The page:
Eclipse time is approximately 1721 UTC (1121 MDT) in Redmond, OR, 1730 UTC (1130 MDT) in Stanley, ID, 1736 UTC (1136 MDT in Jackson, WY, and 1741 UTC (1141 MDT) in Riverton WY.  That's just before the bottom image above, which given the GFS forecast would yield the lowest cloud cover odds and fractions during the eclipse over eastern Oregon and increasing cloud cover odds and fractions as one moves eastward to western Wyoming.  

The NAM agrees with the basic synopsis being advertised by the GFS, but note that the shortwave trough orientation is more from SW to NE (positively tilted in meteorological vernacular, and that the structure and characteristics of the clouds varies when one examines the gory details.  


That variation in the structure and characteristics of the clouds represents the dilemma for forecasts along the path of totality over Idaho and Wyoming.  This is a weak shortwave trough, so a routine "public" forecast would be pretty straightforward.  Probably mostly sunny given the fact that some mid and high level clouds aren't going to be a big deal.  

However, exactly where and when clouds will be at the time of eclipse is difficult to ascertain.  Will one have a clear view of the sun in Jackson, but have an untimely patch in Driggs?  Impossible to say.  In part, this reflects the unpredictability of such cloud cover at such long lead times, but also the fact that present day forecast models do not explicitly resolve cloud processes, adding to the forecast uncertainty.  Timing will also matter.  For example, if you just happen to be underneath a local area of clouds at the time of eclipse, that's a bummer.  

Based on current forecasts, the greatest likelihood of clear skies over the interior mountain west eclipse path is eastern Oregon.  The potential for some mid or high clouds exists as one moves eastward, especially over eastern Idaho and Wyoming.  The timing, location, and extensiveness of that cloud cover remains uncertain.  

For your planning purposes, here are a few products for your consideration:

1. NWS Digital Forecasts. You'll need to use the drop-down menu to request "Sky Cover (%)" and select the appropriate time.  12 PM is the closest available.  One disadvantage of these forecasts is that they are "deterministic" and don't show the full range of possibilities.  Numbers represent percent of cloud cover.  

Source: NWS
2. Experimental High Resolution Rapid Refresh (HRRRX). HRRRX is an experimental version of the HRRR that is being developed and tested by the NOAA Earth Systems Research Laboratory for future operational implementation.  Forecasts are available out to varying lead times (probably dependent on computer time availability), including cloud products.  At 3-km grid spacing, this is the model to go to for short-range cloud-cover guidance.  In addition, they have added sun-obscuration mods to account for reductions in solar radiation during the eclipse (details here).  I've been told that a more "crash proof" web access to the HRRRX is available here.

Keep in mind that even at short time scales, errors in cloud cover are to be expected.  Use the HRRRX (and other model forecasts) as guidance, but not absolute truth.

3. GOES-16 Imagery.  I'm a huge fan of these high-frequency, geocolor loops from CIRA.  Use for "eclipse chasing" the morning of the event and fine tuning during the event, if traffic permits.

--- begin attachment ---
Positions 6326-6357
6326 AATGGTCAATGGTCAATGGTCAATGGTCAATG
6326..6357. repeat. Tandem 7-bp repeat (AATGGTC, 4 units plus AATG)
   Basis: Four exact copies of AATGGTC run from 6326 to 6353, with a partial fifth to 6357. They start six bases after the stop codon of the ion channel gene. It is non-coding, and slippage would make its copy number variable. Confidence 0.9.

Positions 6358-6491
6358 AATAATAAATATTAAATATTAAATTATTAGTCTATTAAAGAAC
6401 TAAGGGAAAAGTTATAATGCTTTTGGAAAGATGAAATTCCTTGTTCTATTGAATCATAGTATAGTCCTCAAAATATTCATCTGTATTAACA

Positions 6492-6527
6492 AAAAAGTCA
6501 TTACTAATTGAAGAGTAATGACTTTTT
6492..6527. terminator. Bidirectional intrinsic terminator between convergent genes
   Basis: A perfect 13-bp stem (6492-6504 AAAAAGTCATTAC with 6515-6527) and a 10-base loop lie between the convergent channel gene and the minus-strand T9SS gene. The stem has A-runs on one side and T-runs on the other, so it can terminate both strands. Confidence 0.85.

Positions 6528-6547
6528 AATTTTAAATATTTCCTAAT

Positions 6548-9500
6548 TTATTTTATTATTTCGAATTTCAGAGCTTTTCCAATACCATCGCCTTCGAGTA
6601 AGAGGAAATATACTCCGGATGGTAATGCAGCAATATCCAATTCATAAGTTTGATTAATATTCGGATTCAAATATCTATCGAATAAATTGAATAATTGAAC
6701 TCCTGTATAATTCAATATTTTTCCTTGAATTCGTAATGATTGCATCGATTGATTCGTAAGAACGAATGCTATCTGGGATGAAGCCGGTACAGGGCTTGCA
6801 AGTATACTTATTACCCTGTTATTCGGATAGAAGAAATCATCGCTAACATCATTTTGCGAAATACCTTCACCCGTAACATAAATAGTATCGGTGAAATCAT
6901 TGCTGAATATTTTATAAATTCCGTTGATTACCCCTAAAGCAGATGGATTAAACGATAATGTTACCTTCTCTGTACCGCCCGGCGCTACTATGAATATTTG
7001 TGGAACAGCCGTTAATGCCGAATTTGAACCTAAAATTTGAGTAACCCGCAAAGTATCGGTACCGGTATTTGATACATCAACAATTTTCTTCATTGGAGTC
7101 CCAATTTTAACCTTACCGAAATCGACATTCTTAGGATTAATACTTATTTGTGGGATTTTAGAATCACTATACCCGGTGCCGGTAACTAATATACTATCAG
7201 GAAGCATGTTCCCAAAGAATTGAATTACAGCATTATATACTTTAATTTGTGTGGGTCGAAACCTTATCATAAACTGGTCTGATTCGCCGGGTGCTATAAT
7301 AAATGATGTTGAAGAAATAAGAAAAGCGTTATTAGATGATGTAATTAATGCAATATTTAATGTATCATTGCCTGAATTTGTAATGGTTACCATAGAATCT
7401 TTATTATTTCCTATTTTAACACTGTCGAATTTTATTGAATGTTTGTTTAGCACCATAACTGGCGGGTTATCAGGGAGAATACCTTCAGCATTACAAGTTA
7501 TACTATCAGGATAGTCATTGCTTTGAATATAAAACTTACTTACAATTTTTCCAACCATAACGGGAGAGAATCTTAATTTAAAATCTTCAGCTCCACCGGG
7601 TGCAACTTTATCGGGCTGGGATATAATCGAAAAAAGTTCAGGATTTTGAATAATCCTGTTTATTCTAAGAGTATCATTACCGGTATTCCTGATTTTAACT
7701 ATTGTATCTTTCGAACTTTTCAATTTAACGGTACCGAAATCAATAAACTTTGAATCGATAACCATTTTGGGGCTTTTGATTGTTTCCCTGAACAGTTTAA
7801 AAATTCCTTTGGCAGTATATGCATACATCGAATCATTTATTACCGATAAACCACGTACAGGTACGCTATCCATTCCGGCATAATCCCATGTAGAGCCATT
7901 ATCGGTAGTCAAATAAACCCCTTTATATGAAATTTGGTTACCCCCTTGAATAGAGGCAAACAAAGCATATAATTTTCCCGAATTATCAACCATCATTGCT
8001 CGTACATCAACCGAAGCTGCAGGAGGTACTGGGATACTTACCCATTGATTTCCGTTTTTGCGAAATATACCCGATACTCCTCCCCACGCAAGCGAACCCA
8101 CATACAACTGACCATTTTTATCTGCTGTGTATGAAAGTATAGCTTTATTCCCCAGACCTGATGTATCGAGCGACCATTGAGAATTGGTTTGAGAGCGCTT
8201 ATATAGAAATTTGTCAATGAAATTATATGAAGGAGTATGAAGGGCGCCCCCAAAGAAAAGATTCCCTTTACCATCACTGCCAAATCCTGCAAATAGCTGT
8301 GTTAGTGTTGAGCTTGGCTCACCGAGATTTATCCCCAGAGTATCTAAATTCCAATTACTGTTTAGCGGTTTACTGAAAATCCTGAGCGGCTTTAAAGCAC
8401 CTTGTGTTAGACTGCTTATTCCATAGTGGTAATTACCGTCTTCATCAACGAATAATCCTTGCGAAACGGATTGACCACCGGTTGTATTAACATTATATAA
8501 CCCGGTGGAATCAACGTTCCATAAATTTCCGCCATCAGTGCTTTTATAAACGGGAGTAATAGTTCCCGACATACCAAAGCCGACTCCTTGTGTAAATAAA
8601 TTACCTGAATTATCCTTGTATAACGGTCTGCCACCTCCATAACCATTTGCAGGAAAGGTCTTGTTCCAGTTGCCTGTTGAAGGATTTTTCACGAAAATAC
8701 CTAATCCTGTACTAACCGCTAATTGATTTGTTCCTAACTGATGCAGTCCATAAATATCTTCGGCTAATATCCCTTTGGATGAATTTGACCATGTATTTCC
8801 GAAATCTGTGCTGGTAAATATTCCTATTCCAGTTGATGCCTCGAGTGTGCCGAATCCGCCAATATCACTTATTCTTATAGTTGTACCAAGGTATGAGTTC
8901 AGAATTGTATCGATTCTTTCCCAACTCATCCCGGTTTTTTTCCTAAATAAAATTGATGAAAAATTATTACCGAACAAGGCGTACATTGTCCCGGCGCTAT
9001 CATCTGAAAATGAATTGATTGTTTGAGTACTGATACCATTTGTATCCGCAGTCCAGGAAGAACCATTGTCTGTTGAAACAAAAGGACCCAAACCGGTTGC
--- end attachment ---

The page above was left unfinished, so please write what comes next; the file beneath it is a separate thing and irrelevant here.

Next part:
Hopefully, the forecast verifies with minimal clouds and not an unfortunate veil of thick cirrus.  Good luck!

Wednesday, August 16, 2017

Potentially Harsh Realities of Eclipse Chasing and Cloud Forecasting

A lot of assumptions, many quite poor, are being made concerning sky cover for Monday's eclipse.

Meteorologists who have to produce very detailed cloud forecasts, particularly those in which even a thin layer of clouds can make or break military mission success, alternative energy projections, or civilian aviation operations, know just how difficult it is to predict the existence of a thin cloud layers.  I once met the director of Air Force Weather and asked him what is number one forecast problem was.  He said instantly and without hesitation, "clouds."

Which brings us to the eclipse.

If you are desperate to observe totality, you have a window of less than 3 minutes and one thin patch of cloud could totally ruin your experience.  It doesn't take much to generate a thin patch of cloud.  There are many days in which the sky is partly cloudy and there's a patch veil of altostratus or cirrostratus.  Many.  You don't think about the weather on these days, because the weather is just fine for regular activities, but you would if you were in the Air Force or the solar industry.

Today provides a great example of a fair weather day that might just ruin your eclipse experience.  Let's imagine that the eclipse was today in Salt Lake City.  The 500-mb pattern is fairly innocuous, but there is a weak trough over Nevada and California.

The National Weather Service forecast calls for mostly sunny skies and a high of 88ºF.  A beautiful summer day.  You'd probably be excited if that was the forecast for the eclipse.

Not so fast.  A look at the satellite imagery shows patch altostratus over portions of Nevada and northern Utah.  On a meteorological scale of 1 to 10, these rate about a 0, but on an eclipse risk scale of 1 to 10, they could be a 10 if you happen to be in the wrong spot for that 2 minute period of totality.  


Sound crazy?  What if the eclipse was happening when I walked out of the Student Life Center?  Sorry, you're partially obscured.